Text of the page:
Raeuf Roushangar, an MSU graduate student, has won a prestigious Paul & Daisy Soros Fellowships for New Americans. What he had to overcome to get this far is equally praiseworthy.
Raeuf Roushangar (L), an MSU graduate student studying biochemistry, has won a prestigious Paul & Daisy Soros Fellowships for New Americans. He is studying in the lab of George Mias, MSU physicist and geneticist. Photo by Katie Stiefel
Raeuf Roushangar, a Michigan State University graduate student studying biochemistry, has won a prestigious Paul & Daisy Soros Fellowships for New Americans – an honor that comes with up to $90,000 stipend.
Roushangar was one of 30 winners of the premier graduate school fellowship for immigrants and children of immigrants. The recipients, chosen from a pool of 1,200 applicants, were selected for their potential to make significant contributions to U.S. society, culture or their academic field.
While winning the award is a high achievement, what Roushangar had to overcome is equally praiseworthy. Roushangar was born in Oman, to an Iranian father and Egyptian mother, and grew up and attended high school in Cairo, Egypt.
“Growing up in Egypt was hard, as I had to endure hateful and discriminatory actions for nearly two decades due to Egypt’s intolerance of minority religions,” said Roushangar, who is of the Baha’i faith.
“Religion is documented on government identification, pronounced in dress and even displayed as part of physical appearance. Because religion is omnipresent, hostility toward minority faiths can quickly turn from uncomfortable to unlawful.”
His faith remained strong, and his dedication to academics blazed brightly. He posted the second-highest placement score in Cairo for the college placement test. But he was removed from the top-ten list because his father wasn’t Egyptian. Later, during his first year at Cairo University, he was suspended because of his faith.
Unable to pursue his education, Roushangar left Egypt and traveled alone to the United States, with only $600 and two bags of clothes. He was homeless for six months in Grand Rapids, Mich., wandering the streets at night and staying in the public library during the day. Rather than feel downtrodden, though, he felt inspired.
“I had never felt more free, welcomed and secure as then,” Roushangar said.
Later, he landed a job as a math and chemistry tutor at Grand Rapids Community College, eventually transferring to MSU. In his first year, he founded an international nonprofit organization to bring medical supplies to poor communities – Generate Help 2 Heal Generations. GH2HG has collected and shipped more than $500,000 worth of medical supplies from the U.S. to poor communities around the world.
Roushangar’s dedication has earned him many honors including the Clinton Global Initiative University, MSU’s Pamela J. Fraker Undergraduate Scholarship, MSU Leader of the Year and many others.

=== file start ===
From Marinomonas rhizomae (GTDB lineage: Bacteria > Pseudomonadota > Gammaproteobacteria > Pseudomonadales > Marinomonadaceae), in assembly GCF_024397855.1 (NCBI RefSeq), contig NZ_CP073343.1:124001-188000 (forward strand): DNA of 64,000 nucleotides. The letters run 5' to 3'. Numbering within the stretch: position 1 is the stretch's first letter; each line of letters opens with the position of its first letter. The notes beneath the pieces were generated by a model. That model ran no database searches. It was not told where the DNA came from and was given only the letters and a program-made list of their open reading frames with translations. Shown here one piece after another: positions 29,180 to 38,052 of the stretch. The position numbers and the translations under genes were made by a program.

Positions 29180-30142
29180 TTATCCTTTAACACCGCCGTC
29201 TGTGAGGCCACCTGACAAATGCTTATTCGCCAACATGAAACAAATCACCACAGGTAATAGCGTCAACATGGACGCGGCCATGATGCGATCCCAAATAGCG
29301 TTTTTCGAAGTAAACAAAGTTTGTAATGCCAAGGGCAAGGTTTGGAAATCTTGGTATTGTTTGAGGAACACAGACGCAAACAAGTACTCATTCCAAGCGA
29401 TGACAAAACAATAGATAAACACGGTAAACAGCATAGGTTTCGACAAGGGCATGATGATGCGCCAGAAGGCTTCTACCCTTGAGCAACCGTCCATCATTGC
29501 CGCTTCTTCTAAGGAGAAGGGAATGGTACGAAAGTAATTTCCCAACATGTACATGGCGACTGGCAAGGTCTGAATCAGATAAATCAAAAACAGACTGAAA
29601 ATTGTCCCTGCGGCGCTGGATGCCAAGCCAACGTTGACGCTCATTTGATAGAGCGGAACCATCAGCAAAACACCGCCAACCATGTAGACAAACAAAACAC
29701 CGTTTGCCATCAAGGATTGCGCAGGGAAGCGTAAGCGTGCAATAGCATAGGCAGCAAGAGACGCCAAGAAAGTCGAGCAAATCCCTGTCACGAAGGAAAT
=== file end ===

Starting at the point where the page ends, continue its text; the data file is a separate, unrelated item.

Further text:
“In the forty years I have been a faculty member, Raeuf Roushangar has the greatest combination of talent, determination and great humanity that I have ever seen in one student!” said Fraker, who is a University Distinguished Professor and Member of the National Academy of Science. “Just being with him has continually reminded me what is best about America and the terrific value that new immigrants can bring to us.”
Roushangar plans to finish his doctorate at MSU where he is working with George Mias, physicist and geneticist, on research that focuses on “omics” technologies and their applications in personalized/precision medicine.
“We have so many options for our simple needs, such as clothes and hairstyles, but when it comes to something as complex as treating diseases, we seemingly have only limited options, many times uniformly treating everyone for a given condition,” Roushangar said. “I want to develop mathematical platforms that can be implemented for more personalized, precision medicine.”
Roushangar wants to create new computational methods that can help track the response to diseases, which hopefully aid in early detection and diagnosis, possibly before the patients develop external, detectable symptoms.
“The goal is to shift the focus from late treatment to early prevention,” Roushangar said. “With the PD Soros award comes great responsibility. I’m hoping to show that I’m worthy of this award, by doing my part to help revolutionize medicine.”
Achieving so many honors so quickly and having to overcome blatant discrimination has left Roushangar humbled and more tolerant of others, rather than arrogant and jaded. It’s also opened many doors in higher education.
When asked why he chose MSU for his undergraduate and advanced degrees instead of applying to places like Stanford and Harvard, he paused and answered: “When you have your identity taken away, you feel strongly about the place that gives it back to you, gives you your confidence. This mattered to me, and for me MSU is that place. That’s why I chose to stay.”
Winning the fellowship places Roushangar with a renowned community of PD Soros alumni, which includes U.S. Surgeon General Vivek Murthy, leading Ebola researcher Pardis Sabeti, the first and only Iranian-American elected as a state (Washington) senator Cyrus Habib and many others.
A shorter version of this story appeared on MSUToday on April 14, 2015.